Two interesting Antarctic organisms obtained during the Scotia Expedition are described in the Proceedings of the Royal Physical Society of Edinburgh, vol. xvi., No. 2. In the first article, by Dr. J. Rennie, are discussed a number of isolated tentacles of a zoophyte belonging to the group Siphonophora. The specimens are barely sufficient for definite identification, but appear to indicate a type allied to the Mediterranean Apolemia, which attains a length of two or three yards. Mr. T. V. Hodgson, in the second communication, describes a five-limbed seaspider (Pycnogonida) distinct from Pentanymphon antarcticum recently described on the evidence of a Discovery specimen. With the assistance of Dr. Calman, of the British Museum, the author has been enabled to identify the Scotia pycnogonid with Decalopoda australis, an almost forgotten generic type described so long ago as 1837. The occurrence of two five-limbed pycnogonids in the Antarctic is, in view of the absence of this type from all other seas, very remarkable.
MR. F. FLETCHER, Deputy Director of Agriculture, Bombay Presidency, is the author of a small volume, published at Bombay, entitled "Notes on some Egyptian Insect Pests." In the autumn of 1901 the author, it appears, was engaged to teach agricultural entomology to the students at the Khedivial Agricultural School, Giza, and found himself seriously hampered in his task by the fact that practically nothing was known with regard to the insects which are harmful to the Egyptian agriculturist. Accordingly, during a two years' sojourn in the country, Mr. Fletcher set himself to study such insects whenever opportunity occurred, and the present "booklet " is the result. It contains an introduction showing the position of insects in the animal kingdom, followed by a short summary of the life-history and structure of insects in general, after which comes an account of the species forming the proper subject of the notes." The publication seems admirably adapted to the needs of those for whom it is intended.
THE catalogue forming appendix ii. to the Kew Bulletin of books and pamphlets added to the library of the Botanic Garders during the past year has been received; as usual,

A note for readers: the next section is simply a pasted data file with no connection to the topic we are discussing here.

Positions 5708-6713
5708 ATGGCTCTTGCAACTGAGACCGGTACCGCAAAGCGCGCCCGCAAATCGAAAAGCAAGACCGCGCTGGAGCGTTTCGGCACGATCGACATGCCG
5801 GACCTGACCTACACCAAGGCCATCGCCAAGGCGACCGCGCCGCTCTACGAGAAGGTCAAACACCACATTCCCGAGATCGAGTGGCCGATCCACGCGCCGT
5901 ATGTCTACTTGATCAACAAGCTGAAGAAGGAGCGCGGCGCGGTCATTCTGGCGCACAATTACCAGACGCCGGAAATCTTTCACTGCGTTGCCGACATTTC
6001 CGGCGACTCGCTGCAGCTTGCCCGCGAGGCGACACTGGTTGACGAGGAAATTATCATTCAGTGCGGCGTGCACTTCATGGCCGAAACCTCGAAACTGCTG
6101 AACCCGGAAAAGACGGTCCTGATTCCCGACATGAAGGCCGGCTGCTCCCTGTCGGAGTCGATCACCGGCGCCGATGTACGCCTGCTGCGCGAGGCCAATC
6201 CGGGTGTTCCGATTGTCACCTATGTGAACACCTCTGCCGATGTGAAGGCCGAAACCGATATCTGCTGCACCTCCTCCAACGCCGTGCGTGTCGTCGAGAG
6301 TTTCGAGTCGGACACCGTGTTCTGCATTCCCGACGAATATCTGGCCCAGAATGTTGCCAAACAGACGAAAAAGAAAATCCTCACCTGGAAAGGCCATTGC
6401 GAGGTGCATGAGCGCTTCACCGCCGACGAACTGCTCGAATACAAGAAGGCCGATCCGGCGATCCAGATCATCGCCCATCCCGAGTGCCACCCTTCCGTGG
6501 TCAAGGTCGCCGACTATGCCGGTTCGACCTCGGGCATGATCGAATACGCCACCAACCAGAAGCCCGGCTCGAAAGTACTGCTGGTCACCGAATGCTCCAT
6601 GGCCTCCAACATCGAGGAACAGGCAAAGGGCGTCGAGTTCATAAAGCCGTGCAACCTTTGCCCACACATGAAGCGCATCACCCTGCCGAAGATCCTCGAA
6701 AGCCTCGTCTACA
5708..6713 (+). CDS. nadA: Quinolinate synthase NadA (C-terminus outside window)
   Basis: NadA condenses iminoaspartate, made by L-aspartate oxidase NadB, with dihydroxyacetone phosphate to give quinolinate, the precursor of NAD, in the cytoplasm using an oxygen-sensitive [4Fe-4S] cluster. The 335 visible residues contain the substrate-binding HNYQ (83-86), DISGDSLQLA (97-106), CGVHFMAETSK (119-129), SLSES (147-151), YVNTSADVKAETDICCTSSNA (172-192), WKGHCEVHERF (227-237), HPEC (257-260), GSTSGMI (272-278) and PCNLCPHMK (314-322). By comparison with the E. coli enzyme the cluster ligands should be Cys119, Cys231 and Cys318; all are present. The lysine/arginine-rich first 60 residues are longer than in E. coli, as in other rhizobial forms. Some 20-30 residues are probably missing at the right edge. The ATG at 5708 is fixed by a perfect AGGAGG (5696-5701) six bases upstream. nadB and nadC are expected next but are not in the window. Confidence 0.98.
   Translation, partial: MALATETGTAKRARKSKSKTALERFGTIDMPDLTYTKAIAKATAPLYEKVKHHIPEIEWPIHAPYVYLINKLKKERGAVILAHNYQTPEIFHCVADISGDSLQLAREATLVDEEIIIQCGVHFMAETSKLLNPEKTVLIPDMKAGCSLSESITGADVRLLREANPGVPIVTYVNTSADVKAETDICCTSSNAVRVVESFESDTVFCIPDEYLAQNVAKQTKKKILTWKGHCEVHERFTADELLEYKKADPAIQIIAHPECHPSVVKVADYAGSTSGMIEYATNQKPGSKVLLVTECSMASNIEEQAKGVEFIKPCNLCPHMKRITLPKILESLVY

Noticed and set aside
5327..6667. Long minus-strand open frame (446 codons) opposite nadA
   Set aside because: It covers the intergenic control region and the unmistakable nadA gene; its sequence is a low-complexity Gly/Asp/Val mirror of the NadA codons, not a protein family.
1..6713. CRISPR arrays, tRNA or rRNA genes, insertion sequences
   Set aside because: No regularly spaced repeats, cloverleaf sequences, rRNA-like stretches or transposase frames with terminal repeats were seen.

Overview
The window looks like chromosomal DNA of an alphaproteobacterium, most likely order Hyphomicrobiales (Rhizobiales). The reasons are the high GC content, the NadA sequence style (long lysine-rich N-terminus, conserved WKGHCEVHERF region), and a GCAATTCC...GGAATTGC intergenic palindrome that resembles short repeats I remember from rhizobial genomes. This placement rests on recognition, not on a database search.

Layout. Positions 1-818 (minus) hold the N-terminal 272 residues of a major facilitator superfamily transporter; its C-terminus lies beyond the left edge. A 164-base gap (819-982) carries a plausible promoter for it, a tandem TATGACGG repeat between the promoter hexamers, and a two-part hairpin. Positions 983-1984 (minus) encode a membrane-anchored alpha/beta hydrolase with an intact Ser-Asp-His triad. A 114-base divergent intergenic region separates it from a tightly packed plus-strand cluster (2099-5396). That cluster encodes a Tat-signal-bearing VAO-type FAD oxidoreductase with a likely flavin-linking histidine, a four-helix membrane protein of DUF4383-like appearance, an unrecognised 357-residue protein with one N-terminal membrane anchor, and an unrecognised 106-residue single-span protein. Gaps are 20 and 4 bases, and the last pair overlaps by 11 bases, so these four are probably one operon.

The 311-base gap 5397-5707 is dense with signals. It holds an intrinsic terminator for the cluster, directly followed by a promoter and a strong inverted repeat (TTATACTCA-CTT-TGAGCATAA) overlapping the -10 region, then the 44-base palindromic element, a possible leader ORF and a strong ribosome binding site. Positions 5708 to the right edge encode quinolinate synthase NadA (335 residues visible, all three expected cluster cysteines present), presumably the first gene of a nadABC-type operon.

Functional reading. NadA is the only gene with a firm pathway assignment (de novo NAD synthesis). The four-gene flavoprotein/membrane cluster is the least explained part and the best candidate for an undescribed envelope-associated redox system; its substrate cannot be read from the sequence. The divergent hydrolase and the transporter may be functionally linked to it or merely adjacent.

the printing is confined to one side of the paper only, in order that, if desired, the separate titles may be cut out.
THE collection of phenological records by teachers and pupils of schools in Nova Scotia has been proceeding for some years, and the number of schools sending in lists has been increasing. The data supplied by about 300 selected schedules in 1903 have been utilised for the compilation of phenochrons or average dates for different regions of the province, and these have been tabulated in vol. x.. part xvi., of the Transactions of the Royal Society of Canada.
SINCE the year 1900, a gooseberry mildew, Sphaerotheca mors-uvae, which appears to have been introduced from the United States, has been observed in Ireland and Russia. Mr. E. S. Salmon, who reported the first appearance in Ireland, and has since notified the spread of the disease, announces in the Journal of the Royal Horticultural Society (vol. xxix.) its continued increase in these countries. The yellow varieties seem to suffer most. Spraying checks the fungus, but the only effectual remedy is to burn all the diseased bushes. Mr. Salmon contributes also to Annales Mycologici an account of a disease observed on plants of Euonymus japonicus in the south of England and elsewhere caused by an oidium or conidial stage of one of the Erysiphaceæ.
HERR PAUL GROSSER has recently visited and described the site of the Tarawera eruption of 1886, in the north island of New Zealand (“Vulkanologische Streifzüge im Maoriland," Verhandlungen des naturhistorischen Vereins der preuss. Rheinlande, 1904, pp. 37-58). He lays stress on the linear grouping of the eruptive centres, the ashcones of which are almost as contiguous as pearls on a string. A fine photograph is given of a crater exploded through rhyolite on Ruawahia, with basaltic ashes covering the country above. Incidentally, Herr Grosser examined the ground affected by the Port Nicholson earthquake of 1855, which is described in the later editions of Lyell's Principles of Geology"; and he adds the interesting detail that the elevation of the floor of a lagoon by two metres enabled it to be successfully drained into the sea, a work previously attempted, but abandoned.
THE shoal-water deposits of the Bermuda banks are described by Mr. H. B. Bigelow (Proc. Amer. Acad. Arts and Sciences, xl., No. 15). The oceanic character .of Bermuda, due to its great distance from the neighbouring continent, prevents its receiving much foreign detritus, and its submarine deposits are almost wholly local. The great bulk of these is calcareous, with some spicules of siliceous organisms. True coral sand is absent; indeed, there is a great rarity of coral fragments, for although corals flourish on the reefs, they do so in a subordinate manner. The Bermuda plateau is of interest in illustrating the growth of a limestone island where reef-building corals are of slight importance. The organisms chiefly active in the formation of the shell-sands are corallines, molluscs, tube-building worms, millepores, and foraminifera. Algæ probably form the greatest mass of the sand. White marls are described as due to the slow trituration of windborne material. There are also limited areas of blue mud. This seems to be of terrigenous origin, being the fine detritus washed down by rain from the calcareous hills, with vegetable matter.
To the March number of the American Naturalist Dr. A. Hollick contributes a paper on the occurrence and origin of amber in the eastern United States. Although amber has for many years been known to occur in several